And some of them may never work again.
And some of them may never speak again,
but however long our show is on, they're a unit.
- So another thing I think, especially now this
last season that has been interesting to me is how
you've woven lots of current conversations into it.
And yet they don't really feel,
sometimes that makes me crazy
when they're like, "Okay, they weren't
talking about that then."
But pretty much everything that we're talking about now,
we were talking about then, and we were talking about
it maybe a little bit differently.
But it was definitely the conversation, everything from
homosexuality to immigration, to whatever.
And you've managed to weave all those things in very
I think it's definitely things we talk about a lot.
I think there are a couple things to say.
One is that we're research nerds and we go real deep on the
research which has been awesome.
I feel like it'll be sad when GLOW ends just because
it's so fun and it's such a rich time to dig into,
and we make that part of the room.
We did a research trip to Vegas,
which really was a research trip to Vegas.
The writers were like, "We're going to Vegas!"
I'm like, "We're going to talk to a historian
"and we're going to go on this tour,
"and we're going to go backstage here
and talk to these people."
And they're like, "When are we going to get drunk?"
- Showgirl Museum.
- Yeah, Showgirl Museum, it was very dry.
- Not a lot of people go to the museum side of the
- But I think it's that thing where...
and Carly's husband is a journalist.
And I think in terms of how much you get from just
speaking to people directly, and we reach out to...
When we know we want to attack something that feels like it's
coursing through our culture now,
we do look back and really want to know how it was being
dealt with then, and we have modern brains
but I think we never want to pull you out of the
reality of the time to say something important.
So I think it's really doing a ton of homework,
even if it's just for a couple little details.
It's getting as much as you can.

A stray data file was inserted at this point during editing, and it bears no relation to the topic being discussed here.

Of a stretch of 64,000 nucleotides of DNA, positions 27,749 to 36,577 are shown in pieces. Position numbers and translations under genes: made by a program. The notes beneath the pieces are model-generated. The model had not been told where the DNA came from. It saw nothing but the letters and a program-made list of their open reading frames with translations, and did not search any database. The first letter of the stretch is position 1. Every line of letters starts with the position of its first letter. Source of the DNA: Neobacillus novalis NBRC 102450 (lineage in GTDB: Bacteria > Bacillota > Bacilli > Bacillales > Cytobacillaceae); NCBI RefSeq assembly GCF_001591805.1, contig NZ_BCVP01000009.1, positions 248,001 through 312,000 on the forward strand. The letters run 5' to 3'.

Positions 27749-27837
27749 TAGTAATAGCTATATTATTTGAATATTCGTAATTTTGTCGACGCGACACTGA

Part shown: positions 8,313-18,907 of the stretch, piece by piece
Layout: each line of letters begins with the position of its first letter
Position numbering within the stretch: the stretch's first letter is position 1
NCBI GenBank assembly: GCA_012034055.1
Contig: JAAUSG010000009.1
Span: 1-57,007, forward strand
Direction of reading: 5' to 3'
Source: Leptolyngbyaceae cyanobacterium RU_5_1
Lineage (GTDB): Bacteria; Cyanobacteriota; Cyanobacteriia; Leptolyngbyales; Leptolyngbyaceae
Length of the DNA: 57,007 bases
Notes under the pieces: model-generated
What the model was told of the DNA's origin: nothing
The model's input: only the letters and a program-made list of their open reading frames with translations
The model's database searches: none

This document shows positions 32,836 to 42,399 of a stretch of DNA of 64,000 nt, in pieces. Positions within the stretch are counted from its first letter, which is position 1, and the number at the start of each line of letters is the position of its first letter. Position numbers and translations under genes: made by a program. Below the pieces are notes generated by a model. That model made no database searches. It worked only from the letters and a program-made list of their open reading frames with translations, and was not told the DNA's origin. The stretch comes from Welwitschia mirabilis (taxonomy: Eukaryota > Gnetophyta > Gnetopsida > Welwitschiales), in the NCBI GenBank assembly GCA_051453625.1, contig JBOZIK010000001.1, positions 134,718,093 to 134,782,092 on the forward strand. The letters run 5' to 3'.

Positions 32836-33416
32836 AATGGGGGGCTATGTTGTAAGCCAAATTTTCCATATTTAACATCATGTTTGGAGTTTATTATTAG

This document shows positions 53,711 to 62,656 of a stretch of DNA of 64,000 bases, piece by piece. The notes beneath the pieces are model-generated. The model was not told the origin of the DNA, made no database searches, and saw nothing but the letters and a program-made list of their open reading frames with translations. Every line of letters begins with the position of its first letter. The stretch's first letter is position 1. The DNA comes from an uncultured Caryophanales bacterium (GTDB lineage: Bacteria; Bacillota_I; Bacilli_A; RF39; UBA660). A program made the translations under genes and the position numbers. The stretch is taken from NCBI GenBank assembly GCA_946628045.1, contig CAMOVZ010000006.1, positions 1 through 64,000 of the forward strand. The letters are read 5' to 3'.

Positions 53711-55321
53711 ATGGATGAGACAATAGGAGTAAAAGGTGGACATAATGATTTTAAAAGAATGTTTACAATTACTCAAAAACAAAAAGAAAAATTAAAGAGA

[Carly] It is a tight rope.
We're trying to avoid...
We never want the show to feel like a museum piece.
We're not people who...
There are people who do like that.
We're not into just watching something...
But at the same time, yes, we don't want to do a revisionist
history of what the 80s were.
And I think that season two episode five,
which is an episode where Ruth and a network exec
have an almost me-too incident.
And then so much of that episode, for us we've been asked
about it a lot was about the conversation between
Ruth and Debbie afterwards.
Not about what actually happened in the room with
Ruth and the network exec.
And what was so exciting about it was Debbie says some
really retrograde things,
and that was for us,
the power of the scene and that everything Debbie said
was completely true for her.
[Liz] True for her.
- And yeah, I think you would hear it less today,
even though maybe some people are still thinking it.
- I can't believe this.
- I know it was terrible.
- How could you be so [bleep] stupid?
- What are you talking about?
- You're in the hotel room with the head of the network,
he comes on to you and you run away.
- Was I supposed to [bleep] him?
- No, you're supposed to make him think that you
might [bleep] him, or that you desperately want to [bleep] him
if only you didn't have a fiance
or your period
or an extra set of teeth where your vagina should be.
- I'm not that kind of person.
- Morphing into Bash's character.
You've been hinting about him openly since season one.
- Yeah, we've had that plan, we've had a plan for that
character that feels pretty clearly revealed now.
- Yeah, again that conversation of how it was
back in the 80s and how that conversation would happen now.
He's clearly fighting against this epiphany,
is really I love the way you've woven it in to so
many different things
because his character feels to me to be very real.
Can you talk about what the process is essentially
not just of him, but wolf girl as well, of how you got
yourself in the plan, what was your plan in season one
to ultimately reveal some things for us in season three?
And those two would have had huge revelations, right?
There are certain characters and I think you just named
like the primary two that I think we could be fully open
that we're not as fully fleshed out at the beginning.
Just when you have that many characters I think there are
certain that you use a little shorthand for.
And I think also Sam, I think some of our early notes were
just a misogynist in the middle of a world of women.
And for Bash it was a wealthy playboy son of a Republican
who loves wrestling.
And where people who are humanist, so we're like,
"We'll get there."
But when Chris Lowell who is an actor that we have loved,
I saw him in a play at Ars Nova called "Jacuzzi"
and was like, "That guy.
That guy's the guy."
And Chris himself admits he was like,
"When I read it and then when you guys talk to me about the
character, I was a little like,
'Okay, I guess I got to trust you'"
- Yeah, we're like, "It's deep.
It's going to go to these places."
And then we're like,
"Episode three, your helicopter takes everyone to Malibu.
We have a party in their costumes."
- Enter via helicopter.
We swear it's a super grounded show.
- Who likes glittery fun things?
- [bleep] Is that a [bleep] Bob Mackie gown?
- Oh yeah, why do you think my parties are so legendary?
We drink, we smoke,
we dance, we get naked.
Then we put on these awesome costumes
and the cycle repeats itself.
Now why don't you go with these ladies know that there's